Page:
Wednesday, April 3, 2013

Hibernate Configuration

To inform Hibernate from where to find mapping information of Java classes to database tables or configuration setting related to database, All such information is usually supplied by Hibernate Configuration Object. It is managed by an instance of org.hibernate.cfg.Configuration. An instance of org.hibernate.cfg.Configuration represents an entire set of mappings of an application’s Java types to an SQL database. The mappings are compiled from various XML mapping files or from Java 5 Annotations.

Hibernate provides following types of configurations
  1. hibernate.cfg.xml – A standard XML file which contains hibernate configuration and which resides in root of application’s CLASSPATH 
  2. – A Java compliant property file which holds key value pair for different hibernate configuration strings. 
  3. Programmatic configuration – This is the manual approach. The configuration can be defined in Java class. 

1. hibernate.cfg.xml : The hibernate.cfg.xml file is a standard XML file which contains all the configuration parameters like database connection, class mappings etc. This file needs to be placed root of CLASSPATH of application.

Below is the sample hibernate.cfg.xml file :
<?xml version="1.0" encoding="utf-8"?>
<!DOCTYPE hibernate-configuration PUBLIC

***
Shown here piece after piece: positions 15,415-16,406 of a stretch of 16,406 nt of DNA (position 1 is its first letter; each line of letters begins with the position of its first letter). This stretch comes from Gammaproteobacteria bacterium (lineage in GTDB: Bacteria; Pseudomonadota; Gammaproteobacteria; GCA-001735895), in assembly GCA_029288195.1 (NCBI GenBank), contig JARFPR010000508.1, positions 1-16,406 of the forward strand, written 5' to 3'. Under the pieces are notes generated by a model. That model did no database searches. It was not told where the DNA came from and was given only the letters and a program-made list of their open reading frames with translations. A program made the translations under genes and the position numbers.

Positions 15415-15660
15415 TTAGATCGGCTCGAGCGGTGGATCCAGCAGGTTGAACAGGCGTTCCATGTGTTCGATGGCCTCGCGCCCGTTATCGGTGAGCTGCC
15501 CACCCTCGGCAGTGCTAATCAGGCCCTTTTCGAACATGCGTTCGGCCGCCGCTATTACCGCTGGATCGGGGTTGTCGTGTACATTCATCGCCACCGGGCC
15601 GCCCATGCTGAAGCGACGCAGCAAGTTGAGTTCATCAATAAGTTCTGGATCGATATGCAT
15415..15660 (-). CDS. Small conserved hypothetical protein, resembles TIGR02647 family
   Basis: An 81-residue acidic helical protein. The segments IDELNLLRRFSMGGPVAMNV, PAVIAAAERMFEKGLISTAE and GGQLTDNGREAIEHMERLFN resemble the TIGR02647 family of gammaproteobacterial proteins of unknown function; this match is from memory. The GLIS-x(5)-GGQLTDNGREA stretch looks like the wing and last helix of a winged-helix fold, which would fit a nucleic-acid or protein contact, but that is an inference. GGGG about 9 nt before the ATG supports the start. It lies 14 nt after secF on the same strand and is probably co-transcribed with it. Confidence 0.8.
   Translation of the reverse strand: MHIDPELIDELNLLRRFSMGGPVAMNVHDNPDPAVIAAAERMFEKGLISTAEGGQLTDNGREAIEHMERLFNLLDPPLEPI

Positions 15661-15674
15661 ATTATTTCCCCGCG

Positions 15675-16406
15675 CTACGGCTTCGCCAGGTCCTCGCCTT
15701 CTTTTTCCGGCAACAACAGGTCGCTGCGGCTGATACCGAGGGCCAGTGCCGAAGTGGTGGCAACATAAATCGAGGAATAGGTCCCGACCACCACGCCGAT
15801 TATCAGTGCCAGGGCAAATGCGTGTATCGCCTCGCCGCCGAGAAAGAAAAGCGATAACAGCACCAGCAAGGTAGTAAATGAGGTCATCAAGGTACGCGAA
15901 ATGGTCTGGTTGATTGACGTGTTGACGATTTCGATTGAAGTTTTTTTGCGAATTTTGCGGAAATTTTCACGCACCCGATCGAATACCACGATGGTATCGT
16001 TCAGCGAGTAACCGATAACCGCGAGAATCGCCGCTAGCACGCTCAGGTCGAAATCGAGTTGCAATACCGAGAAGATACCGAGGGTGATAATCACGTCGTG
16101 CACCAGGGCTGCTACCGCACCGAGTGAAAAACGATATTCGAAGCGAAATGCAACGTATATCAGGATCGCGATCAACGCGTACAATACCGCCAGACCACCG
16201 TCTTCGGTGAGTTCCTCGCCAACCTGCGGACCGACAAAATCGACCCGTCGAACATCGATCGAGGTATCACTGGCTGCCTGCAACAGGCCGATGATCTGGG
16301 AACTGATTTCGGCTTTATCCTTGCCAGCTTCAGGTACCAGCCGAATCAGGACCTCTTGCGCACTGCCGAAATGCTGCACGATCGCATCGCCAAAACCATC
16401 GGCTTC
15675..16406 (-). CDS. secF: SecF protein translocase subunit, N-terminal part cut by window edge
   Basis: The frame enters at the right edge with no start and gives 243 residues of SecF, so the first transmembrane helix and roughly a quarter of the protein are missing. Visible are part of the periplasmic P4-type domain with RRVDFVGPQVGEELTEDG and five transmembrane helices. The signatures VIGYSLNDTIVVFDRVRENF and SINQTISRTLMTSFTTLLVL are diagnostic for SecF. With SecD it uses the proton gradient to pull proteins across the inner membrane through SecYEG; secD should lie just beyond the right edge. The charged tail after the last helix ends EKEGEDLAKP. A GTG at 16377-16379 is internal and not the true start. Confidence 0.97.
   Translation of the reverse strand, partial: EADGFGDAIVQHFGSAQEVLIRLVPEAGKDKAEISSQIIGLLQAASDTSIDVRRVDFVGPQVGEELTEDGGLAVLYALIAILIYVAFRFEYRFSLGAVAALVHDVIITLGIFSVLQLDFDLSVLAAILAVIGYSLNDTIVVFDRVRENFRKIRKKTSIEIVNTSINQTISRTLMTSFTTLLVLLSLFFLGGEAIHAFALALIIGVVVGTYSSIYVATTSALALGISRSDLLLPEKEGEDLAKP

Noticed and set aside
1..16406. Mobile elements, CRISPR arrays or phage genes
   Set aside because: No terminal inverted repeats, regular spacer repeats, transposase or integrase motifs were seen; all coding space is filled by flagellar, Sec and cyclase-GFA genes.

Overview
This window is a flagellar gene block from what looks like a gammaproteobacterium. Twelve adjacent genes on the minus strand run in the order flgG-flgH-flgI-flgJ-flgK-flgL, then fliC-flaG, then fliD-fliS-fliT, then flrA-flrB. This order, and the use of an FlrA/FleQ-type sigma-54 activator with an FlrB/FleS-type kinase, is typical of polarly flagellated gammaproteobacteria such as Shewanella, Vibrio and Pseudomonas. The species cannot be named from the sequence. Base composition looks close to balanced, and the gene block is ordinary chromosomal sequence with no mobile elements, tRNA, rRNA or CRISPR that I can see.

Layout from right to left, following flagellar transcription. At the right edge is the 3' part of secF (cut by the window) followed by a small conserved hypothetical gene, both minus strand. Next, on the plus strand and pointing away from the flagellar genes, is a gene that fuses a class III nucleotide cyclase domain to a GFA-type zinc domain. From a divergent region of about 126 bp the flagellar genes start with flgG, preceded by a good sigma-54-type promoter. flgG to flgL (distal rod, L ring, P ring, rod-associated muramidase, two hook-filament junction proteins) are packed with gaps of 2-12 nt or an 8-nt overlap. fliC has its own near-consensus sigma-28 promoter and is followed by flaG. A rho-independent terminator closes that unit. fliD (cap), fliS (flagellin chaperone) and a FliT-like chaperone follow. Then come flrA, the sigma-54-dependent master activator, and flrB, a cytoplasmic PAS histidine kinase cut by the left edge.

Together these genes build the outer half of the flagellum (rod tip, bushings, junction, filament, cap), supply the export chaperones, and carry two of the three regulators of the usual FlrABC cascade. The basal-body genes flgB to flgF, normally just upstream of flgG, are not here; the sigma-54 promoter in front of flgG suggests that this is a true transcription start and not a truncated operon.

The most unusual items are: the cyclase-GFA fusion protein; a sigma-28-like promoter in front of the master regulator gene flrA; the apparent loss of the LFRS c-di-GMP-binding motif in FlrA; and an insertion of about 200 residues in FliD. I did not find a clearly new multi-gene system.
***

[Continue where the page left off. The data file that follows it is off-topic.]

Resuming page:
"-//Hibernate/Hibernate Configuration DTD 3.0//EN"
<hibernate-configuration> <session-factory>
<!-- Database connection settings -->
<property name="connection.driver_class">com.mysql.jdbc.Driver</property>
<property name="connection.url">jdbc:mysql://localhost/SampleApp</property>
<property name="connection.username">root</property>
<property name="connection.password">root123</property>
<!-- JDBC connection pool (use the built-in) -->
<property name="connection.pool_size">1</property>
<!-- SQL dialect -->
<property name="dialect">org.hibernate.dialect.MySQLDialect</property>
<!-- Enable Hibernate's automatic session context management -->
<property name="current_session_context_class">thread</property>
<!-- Disable the second-level cache -->
<property name="cache.provider_class">org.hibernate.cache.NoCacheProvider</property>
<!-- Echo all executed SQL to stdout -->
<property name="show_sql">false</property>
<!-- Drop and re-create the database schema on startup -->
<property name="">update</property>
<!-- Mapping files POJO -->
<mapping class="com.hibernate.pojo.Host"/>

2. file :
This is the easiest way to get started with Hibernate. Create a file and place it in root of your applications CLASSPATH.
Below is the sample file:

hibernate.dialect = org.hibernate.dialect.MySQLDialect
 3. Programmatic Configuration

We can obtain a org.hibernate.cfg.Configuration instance by instantiating it directly and specifying XML mapping documents. If the mapping files are in the classpath, use addResource(). For example:
Configuration cfg = new Configuration()

An alternative way is to specify the mapped class and allow Hibernate to find the mapping document for you:
Configuration cfg = new Configuration()

A org.hibernate.cfg.Configuration also allows you to specify configuration properties. For example:
 Configuration cfg = new Configuration()
.setProperty("hibernate.dialect", "org.hibernate.dialect.MySQLDialect")
.setProperty("hibernate.connection.datasource", "jdbc:mysql://localhost/SampleApp")
.setProperty("hibernate.order_updates", "true");

Refer here for more details : 

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